Both Sizer and Breckinridge testified that Tom Pajonas, Managing Director, would have had to approve any voluntary separation pay plan. There is nothing in the record to suggest that Pajonas approved (or even reviewed) the proposal. -3-
No. 05-6501 Jackson v. Alstom Power, Inc. The Appellants assert that, based upon management's representations, they chose to retire in order to preserve their pension benefit. They all retired by August 1, 2003. That same month, the French government announced its financial bailout of ALSTOM. Despite the bailout, further reductions at the Chattanooga facility were needed. Sometime in August or September,3 the company decided to offer voluntary separation pay to several employees to encourage them to retire. It asked the early retirees to keep the separation pay confidential, because other retiring employees were not eligible. The employees who received the separation pay all retired sometime on or after September 30, 2003. Shortly after the company offered the separation pay, some of the recent retirees found out about the pay. In March 2004, the Appellants filed suit in Hamilton County (Tennessee) Circuit Court, asserting state law causes of action for fraudulent misrepresentation and negligent misrepresentation. After removing the case to federal court,4 Alstom moved for summary judgment. The district court granted the motion, concluding that there was no showing of a misrepresentation by the company. The Appellants timely appealed.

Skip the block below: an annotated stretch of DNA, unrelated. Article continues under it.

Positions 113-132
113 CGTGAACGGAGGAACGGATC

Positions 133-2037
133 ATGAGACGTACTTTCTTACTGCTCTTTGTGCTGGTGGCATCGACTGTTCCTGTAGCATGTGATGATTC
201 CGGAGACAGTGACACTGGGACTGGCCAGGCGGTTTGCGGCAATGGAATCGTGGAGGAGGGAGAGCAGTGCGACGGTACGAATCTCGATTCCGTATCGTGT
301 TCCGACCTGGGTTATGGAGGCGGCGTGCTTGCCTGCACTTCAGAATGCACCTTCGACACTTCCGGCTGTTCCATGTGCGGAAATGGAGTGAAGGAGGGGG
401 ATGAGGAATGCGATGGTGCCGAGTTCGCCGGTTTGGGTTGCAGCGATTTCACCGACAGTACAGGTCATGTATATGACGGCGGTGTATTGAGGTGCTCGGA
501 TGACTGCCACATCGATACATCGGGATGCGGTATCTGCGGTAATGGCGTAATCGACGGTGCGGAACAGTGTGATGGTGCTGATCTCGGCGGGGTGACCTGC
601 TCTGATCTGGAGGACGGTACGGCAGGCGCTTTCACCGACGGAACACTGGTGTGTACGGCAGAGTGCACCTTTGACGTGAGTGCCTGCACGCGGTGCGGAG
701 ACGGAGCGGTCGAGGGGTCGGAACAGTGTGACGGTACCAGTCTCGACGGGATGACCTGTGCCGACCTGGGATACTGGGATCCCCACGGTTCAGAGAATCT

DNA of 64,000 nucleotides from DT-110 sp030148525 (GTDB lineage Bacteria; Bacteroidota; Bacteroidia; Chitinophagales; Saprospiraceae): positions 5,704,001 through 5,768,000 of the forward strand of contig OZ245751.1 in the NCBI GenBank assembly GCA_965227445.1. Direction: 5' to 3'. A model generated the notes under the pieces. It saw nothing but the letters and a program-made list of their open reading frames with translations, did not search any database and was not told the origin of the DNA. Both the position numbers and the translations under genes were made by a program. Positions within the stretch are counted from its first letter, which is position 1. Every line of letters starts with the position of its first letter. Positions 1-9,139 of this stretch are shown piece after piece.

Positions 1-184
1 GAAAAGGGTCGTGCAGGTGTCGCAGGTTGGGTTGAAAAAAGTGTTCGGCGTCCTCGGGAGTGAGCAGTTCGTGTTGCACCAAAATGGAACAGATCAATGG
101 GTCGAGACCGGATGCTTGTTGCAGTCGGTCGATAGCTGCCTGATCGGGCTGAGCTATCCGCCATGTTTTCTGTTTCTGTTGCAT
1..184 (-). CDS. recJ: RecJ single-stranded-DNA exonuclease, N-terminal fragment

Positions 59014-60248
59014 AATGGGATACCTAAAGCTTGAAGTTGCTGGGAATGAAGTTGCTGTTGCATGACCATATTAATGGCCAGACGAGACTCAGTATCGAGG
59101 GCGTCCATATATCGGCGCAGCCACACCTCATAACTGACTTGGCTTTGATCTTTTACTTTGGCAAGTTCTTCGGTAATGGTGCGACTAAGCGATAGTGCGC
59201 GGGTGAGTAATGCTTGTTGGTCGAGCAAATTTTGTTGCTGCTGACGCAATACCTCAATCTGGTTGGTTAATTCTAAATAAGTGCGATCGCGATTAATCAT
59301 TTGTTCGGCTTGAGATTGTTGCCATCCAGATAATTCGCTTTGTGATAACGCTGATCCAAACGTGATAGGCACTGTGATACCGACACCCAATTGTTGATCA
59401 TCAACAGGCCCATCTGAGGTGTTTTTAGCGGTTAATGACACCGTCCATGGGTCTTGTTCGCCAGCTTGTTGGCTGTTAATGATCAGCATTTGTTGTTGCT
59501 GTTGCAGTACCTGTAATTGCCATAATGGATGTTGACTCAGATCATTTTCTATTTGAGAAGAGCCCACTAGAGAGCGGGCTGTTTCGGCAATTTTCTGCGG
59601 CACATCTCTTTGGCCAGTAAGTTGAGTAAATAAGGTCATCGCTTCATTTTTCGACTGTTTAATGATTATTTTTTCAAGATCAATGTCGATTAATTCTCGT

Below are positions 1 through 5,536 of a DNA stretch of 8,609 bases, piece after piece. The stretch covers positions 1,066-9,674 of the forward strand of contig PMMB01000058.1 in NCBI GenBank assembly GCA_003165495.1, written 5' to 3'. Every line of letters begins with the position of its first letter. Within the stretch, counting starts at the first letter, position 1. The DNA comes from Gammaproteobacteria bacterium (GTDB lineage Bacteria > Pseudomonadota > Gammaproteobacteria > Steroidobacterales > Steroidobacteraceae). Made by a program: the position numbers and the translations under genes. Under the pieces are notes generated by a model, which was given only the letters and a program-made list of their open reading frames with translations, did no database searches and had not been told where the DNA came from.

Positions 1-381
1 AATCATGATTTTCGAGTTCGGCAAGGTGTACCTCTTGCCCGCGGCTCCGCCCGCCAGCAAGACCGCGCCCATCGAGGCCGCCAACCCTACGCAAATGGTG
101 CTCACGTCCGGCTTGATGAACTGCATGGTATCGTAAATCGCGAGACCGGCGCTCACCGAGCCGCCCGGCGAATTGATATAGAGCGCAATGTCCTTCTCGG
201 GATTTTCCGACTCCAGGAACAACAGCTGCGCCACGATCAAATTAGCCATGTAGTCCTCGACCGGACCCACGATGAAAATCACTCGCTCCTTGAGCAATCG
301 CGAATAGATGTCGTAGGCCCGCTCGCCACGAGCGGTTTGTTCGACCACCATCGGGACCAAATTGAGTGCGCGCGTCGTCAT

At some point before deciding to offer separation pay, the company signed a contract with the union. Alstom argued that the district court had federal-question jurisdiction because the case involved a plan governed by the Employee Retirement Income Security Act of 1974 ("ERISA"). The district court disagreed, but did find that it had diversity jurisdiction. -44